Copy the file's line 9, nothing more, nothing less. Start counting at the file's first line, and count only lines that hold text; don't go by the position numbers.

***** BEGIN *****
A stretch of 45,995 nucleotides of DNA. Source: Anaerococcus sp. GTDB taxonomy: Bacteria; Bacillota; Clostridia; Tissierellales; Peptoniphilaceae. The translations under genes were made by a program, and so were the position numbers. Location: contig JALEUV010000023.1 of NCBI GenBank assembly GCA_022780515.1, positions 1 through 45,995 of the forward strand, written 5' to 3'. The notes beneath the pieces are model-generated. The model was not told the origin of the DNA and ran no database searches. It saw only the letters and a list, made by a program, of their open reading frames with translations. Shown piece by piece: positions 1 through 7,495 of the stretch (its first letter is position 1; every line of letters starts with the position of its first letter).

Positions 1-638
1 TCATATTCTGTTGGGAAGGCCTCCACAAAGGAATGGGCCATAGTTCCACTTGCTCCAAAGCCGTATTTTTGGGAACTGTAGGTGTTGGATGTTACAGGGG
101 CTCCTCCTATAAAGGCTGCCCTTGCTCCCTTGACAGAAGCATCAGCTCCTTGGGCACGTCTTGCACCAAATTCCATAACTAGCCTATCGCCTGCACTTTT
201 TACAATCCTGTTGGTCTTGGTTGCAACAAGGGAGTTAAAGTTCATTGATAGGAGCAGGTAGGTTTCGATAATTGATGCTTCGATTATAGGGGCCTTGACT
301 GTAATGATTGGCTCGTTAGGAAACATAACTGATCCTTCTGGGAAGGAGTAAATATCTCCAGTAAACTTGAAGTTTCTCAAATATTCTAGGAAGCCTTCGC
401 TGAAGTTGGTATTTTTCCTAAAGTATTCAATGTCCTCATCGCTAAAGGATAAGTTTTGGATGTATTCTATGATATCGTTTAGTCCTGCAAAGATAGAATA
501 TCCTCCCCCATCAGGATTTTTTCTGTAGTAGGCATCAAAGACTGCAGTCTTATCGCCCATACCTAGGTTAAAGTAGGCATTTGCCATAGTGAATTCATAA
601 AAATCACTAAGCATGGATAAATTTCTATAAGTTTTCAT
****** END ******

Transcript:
601 AAATCACTAAGCATGGATAAATTTCTATAAGTTTTCAT